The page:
I Was Adopted: Feelings About the Birth Mother

Some people say that things happen for a reason and point to certain events that seem hard to characterize as mere coincidence. Other people are directly affected by such coincidences, dramatically altering their lives if it wasn’t for a specific set of circumstances.

Jennifer is such a person.

“In my situation, I probably would not be alive,” she said.

Jennifer was adopted as a 2-week-old baby by her parents, Jim and Rachel. Two months later, Rachel, a nurse, noticed something was wrong with baby Jennifer.

“She was a little pale and had some trouble breathing, so we took her to see the doctor,” Rachel said.

At 4-months-old, Jennifer was diagnosed with a congenital heart defect, which may not have been noticed if Rachel hadn’t identified her daughter’s difficulty breathing.

Jennifer, now 29, is perfectly healthy and the mother of a 2-year-old boy, Jackson. It is possible though, that she and her sonwouldn’t be around if it wasn’t for her birth mother’s selfless decision nearly three decade ago, which resulted in Jennifer being adopted by a nurse and a father who had the medical insurance that could cover her surgeries. For that reason, and for all of the opportunities adoption has provided her, Jennifer will always be grateful of her birthmother.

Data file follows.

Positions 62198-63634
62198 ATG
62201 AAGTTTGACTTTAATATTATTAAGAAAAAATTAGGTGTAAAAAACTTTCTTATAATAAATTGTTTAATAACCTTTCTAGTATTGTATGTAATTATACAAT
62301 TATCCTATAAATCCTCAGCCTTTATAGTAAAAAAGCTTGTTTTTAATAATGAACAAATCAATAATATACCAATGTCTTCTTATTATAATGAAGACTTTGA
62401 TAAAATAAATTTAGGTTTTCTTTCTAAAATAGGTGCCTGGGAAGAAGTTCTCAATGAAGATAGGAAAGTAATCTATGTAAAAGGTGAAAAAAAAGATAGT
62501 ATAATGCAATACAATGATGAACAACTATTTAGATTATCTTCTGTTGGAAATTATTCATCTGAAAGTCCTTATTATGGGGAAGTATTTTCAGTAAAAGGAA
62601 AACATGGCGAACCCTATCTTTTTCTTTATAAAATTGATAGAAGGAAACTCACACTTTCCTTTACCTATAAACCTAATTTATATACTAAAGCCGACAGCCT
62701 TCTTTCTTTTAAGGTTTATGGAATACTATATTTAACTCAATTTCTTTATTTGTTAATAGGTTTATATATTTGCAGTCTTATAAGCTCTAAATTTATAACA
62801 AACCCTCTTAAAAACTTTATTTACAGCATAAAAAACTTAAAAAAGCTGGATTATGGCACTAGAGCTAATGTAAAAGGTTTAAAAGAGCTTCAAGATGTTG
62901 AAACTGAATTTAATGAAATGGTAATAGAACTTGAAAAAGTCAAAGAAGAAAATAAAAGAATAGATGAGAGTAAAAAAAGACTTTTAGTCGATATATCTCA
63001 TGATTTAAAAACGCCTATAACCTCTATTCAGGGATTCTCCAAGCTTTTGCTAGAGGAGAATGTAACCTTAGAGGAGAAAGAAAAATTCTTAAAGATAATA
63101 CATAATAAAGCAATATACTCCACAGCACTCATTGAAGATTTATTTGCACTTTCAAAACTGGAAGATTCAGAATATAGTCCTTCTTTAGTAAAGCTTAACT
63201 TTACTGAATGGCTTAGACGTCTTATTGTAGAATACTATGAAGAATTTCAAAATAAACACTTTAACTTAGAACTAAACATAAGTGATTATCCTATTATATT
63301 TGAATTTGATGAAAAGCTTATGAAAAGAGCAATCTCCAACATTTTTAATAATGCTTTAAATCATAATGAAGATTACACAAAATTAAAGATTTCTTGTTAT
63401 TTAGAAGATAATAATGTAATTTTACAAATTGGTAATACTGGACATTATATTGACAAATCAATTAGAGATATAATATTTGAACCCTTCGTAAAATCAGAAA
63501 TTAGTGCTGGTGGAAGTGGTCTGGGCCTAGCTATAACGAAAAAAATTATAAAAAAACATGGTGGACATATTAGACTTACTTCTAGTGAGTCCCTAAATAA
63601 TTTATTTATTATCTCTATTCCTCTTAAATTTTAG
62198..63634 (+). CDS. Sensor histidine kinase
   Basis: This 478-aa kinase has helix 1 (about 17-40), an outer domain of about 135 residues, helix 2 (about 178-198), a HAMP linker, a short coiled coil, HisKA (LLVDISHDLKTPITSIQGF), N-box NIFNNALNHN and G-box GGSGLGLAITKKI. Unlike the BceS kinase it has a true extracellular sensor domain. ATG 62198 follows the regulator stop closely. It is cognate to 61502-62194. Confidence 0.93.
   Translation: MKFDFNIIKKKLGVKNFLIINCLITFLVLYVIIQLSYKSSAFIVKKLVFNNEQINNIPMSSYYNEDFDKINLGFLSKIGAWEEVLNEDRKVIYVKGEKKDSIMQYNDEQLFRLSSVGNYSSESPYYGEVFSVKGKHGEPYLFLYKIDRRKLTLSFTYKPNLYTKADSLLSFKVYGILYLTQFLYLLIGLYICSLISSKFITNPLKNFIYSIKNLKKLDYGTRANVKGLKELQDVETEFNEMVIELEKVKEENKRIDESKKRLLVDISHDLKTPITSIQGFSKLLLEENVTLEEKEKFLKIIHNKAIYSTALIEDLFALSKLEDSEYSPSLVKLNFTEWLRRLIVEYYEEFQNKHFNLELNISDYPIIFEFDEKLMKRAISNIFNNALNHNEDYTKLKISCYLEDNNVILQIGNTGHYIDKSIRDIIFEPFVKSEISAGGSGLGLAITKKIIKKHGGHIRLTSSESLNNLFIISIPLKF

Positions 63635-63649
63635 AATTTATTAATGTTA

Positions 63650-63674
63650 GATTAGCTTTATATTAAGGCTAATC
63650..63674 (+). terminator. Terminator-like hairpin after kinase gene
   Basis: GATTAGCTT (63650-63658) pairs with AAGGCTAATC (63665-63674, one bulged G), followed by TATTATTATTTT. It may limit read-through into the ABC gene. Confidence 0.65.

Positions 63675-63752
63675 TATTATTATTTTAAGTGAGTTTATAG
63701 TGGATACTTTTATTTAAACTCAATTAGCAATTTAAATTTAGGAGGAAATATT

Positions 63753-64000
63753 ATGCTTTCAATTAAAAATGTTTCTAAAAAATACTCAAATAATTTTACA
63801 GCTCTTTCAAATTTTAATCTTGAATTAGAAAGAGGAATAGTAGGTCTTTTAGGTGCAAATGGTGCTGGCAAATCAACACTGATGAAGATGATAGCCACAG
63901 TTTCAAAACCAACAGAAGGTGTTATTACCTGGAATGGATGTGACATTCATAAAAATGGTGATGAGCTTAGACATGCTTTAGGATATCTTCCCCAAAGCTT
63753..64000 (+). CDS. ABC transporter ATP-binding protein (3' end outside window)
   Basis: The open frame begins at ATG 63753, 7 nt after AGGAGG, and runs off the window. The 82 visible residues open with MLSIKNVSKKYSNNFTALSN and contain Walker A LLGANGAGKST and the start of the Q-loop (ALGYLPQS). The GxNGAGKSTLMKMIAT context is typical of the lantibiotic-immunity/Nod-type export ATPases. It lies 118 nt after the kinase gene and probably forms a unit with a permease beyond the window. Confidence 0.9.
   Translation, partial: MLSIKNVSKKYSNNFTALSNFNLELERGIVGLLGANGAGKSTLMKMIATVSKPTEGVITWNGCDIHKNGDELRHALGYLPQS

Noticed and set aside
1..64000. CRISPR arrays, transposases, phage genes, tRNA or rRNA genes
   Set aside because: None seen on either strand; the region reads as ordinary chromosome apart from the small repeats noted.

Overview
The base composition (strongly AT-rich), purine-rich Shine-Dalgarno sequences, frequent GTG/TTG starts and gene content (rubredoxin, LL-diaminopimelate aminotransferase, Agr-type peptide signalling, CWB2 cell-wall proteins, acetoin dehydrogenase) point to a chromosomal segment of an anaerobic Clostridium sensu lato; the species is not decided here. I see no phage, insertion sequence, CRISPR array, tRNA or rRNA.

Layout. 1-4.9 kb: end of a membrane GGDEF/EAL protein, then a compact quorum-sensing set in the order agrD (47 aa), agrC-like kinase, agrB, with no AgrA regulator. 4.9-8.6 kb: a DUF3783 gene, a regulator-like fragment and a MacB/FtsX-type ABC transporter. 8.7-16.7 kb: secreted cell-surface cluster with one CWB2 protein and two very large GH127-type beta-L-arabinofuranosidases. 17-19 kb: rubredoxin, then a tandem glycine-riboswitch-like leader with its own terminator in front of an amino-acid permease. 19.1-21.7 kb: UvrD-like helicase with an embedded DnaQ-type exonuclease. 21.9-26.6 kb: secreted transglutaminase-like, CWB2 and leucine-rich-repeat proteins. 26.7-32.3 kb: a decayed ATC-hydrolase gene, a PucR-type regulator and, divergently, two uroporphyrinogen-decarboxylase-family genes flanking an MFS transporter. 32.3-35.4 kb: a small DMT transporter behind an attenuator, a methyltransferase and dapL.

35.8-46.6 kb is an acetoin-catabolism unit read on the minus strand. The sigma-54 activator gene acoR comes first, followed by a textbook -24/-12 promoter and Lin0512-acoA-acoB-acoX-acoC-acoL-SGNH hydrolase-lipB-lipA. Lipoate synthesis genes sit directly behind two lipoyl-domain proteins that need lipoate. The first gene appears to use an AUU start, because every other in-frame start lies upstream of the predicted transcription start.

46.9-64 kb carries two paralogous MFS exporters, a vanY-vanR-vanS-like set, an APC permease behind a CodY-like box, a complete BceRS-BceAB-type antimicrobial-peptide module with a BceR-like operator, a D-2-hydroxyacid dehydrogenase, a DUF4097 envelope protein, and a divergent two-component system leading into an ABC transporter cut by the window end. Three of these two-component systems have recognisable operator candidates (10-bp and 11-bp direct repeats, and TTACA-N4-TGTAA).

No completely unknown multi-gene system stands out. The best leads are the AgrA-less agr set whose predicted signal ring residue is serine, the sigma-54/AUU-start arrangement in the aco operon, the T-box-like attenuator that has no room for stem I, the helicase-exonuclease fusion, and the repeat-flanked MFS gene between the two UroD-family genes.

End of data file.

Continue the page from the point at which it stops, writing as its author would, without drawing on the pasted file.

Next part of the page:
“I’m so thankful and I very much respect her decision. She is probably a stronger person than she knows,” Jennifer said.

Will my child have more opportunities if I place him or her for adoption?

Jennifer had the ideal childhood and was provided plenty of opportunities by her parents. Growing up in suburbia, she was able to pursue dance and piano, and became photo editor of the school yearbook, a member of student council and captain of the pom squad. Later, she was able to attend college, splitting the cost with her parents 60/40. She covered her 40 percent with scholarships.